Boston Bruins general manager Peter Chiarelli’s general passivity this summer need not be immune to skepticism. A shortage of a more impactful roster move can be taken for one of the ways he does not always deal the easiest hand to his head coach, Claude Julien.
Outside forces have not had consistent mercy, either, in Julien’s first five years behind the Boston bench. Perhaps the starkest examples have been his first and third years in 2007-08 and 2009-10, when key and/or multiple injuries led to the fanbase waiting until the penultimate game of the regular season to rest assured with their team’s playoff berth.
With that said, for all of the times the Bruins have bent, with the obvious exception of four eventual playoff defeats, they have not broken on Julien’s watch.
The persistence and resiliency Julien has instilled has been rewarded in the form of a Jack Adams Award in 2009, a Stanley Cup in 2011 and, most recently, a contract extension this summer.
Going a tad deeper than trophy cases, documents and stat sheets, here are four ways in which Julien, as opposed to his 29 peers, has made the most impressive use of his allotment in Boston.
Until they spring for an established sizzler or until Tyler Seguin fully blossoms into one, the Bruins offense is comprised of, at best, average or barely above-average scorers.
That said, just as the monster from Frankenstein was a formidable creature comprised of pieces of once-living average people, Julien has fostered a Franken-offense. Despite having no one crack the 30-goal or 70-point range, last year’s Boston team tied Philadelphia for the second-largest offensive output in the league with 3.17 goals per game.
Whereas most contenders are characterized, in part, by their power-play proficiency, Julien has managed to help the Bruins subsist through special teams’ hardship by making them one of the NHL’s top full-strength forces.
The team was third-best in five-on-five last year with a 1.32 rate and led the league in that category in both 2008-09 and 2010-11 at 1.42 and 1.40, respectively. They posted a 1.62 five-on-five rating, second only to the Stanley Cup finalist Red Wings in the 2009 postseason and a league-best 1.82 en route to a playoff title in 2011.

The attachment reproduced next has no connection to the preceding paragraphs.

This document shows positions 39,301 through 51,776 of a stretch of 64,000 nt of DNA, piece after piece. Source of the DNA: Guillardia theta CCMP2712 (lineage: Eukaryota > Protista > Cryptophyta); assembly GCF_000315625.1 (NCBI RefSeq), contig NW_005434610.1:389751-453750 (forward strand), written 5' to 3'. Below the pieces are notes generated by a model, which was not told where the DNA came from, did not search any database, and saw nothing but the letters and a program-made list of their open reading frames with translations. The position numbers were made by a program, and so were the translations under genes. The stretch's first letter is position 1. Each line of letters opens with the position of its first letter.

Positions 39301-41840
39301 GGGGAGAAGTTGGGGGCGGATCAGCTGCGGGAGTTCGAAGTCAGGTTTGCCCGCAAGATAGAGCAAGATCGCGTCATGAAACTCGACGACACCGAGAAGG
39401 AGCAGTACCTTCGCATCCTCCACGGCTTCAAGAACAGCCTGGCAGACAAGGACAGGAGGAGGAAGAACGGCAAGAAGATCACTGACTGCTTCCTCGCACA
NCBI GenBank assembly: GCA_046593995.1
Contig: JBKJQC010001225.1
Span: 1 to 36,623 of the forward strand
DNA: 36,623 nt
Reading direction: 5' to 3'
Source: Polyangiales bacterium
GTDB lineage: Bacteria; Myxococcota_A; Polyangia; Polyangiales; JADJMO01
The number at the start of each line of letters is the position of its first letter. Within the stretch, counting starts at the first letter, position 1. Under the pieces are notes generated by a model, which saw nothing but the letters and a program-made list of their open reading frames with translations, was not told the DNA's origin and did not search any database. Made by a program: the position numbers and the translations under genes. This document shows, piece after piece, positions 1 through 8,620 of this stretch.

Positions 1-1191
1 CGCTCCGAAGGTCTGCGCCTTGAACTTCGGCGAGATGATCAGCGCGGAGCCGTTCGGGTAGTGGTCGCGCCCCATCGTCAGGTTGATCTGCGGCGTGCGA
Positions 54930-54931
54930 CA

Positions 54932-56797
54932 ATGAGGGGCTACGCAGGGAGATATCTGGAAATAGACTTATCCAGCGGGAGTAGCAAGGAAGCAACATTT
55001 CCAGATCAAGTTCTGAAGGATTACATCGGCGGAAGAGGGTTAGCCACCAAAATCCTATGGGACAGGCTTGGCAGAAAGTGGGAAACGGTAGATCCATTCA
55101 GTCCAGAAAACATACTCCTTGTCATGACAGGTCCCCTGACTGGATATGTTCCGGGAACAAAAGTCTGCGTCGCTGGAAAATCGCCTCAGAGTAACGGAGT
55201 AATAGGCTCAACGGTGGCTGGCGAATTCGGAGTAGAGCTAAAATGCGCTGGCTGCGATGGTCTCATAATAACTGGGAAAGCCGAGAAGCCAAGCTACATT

Granted, there are times when they sorely miss prolific playmaker and power-play specialist Marc Savard, and more can and should be done to shore up their extra-man output.
Even so, the way Julien gets Boston to extract goals when they are not at an advantage is one of the reasons why their three division titles in four years have been no accident.
Sure, it helps to have a blueliner like a fully-bloomed, Norris-caliber Zdeno Chara at one’s disposal. But remember that Julien’s immediate predecessor, Dave Lewis, used Chara in a way that made the new captain’s first year in Boston an absurd anomaly and the new coach’s first year in Boston his last.
In 2006-07, Chara was mollified by the Lewis-issued workload to a point where he regressed to his New York Islander days, ultimately accruing a minus-21 rating.
Under Julien, the towering Slovak rebounded the next year to a plus-14 and has more recently matched his uniform digits with back-to-back plus-33 seasons.
Furthermore, this past year, Chara was on a team that finished sixth in defense and was in the company of four teammates as the league’s five individual plus-minus leaders. He was the league leader in 2010-11 while fellow Bruins Adam McQuaid, Nathan Horton and Milan Lucic placed eighth, ninth and 11th, respectively.
In addition, Boston placed second in NHL team defense in both 2009-10 and 2010-11 and were first in that category in 2008-09. Furthermore, in each of those three seasons, either Tim Thomas or Tuukka Rask topped all other goaltenders in both goals-against average and save percentage.
Half of the NHL’s 30 coaches have faced elimination from the playoffs at least once with their current team. Of those 15 active coach-team combinations, seven have a .500 record or better in that scenario.
Through five seasons and postseasons, Julien’s Bruins are 9-4 when they must win to extend their season for a .692 winning percentage. Only Tampa Bay’s Guy Boucher and New Jersey’s Peter DeBoer, who have each been on only one playoff run, can claim a better success rate at staving off handshakes with identical 4-1 records and .800 winning percentages.
In addition, when you combine his Boston transcript with his previous records from Montreal and New Jersey, Julien is 12-5 in his NHL coaching career when his team has no more losses to spare.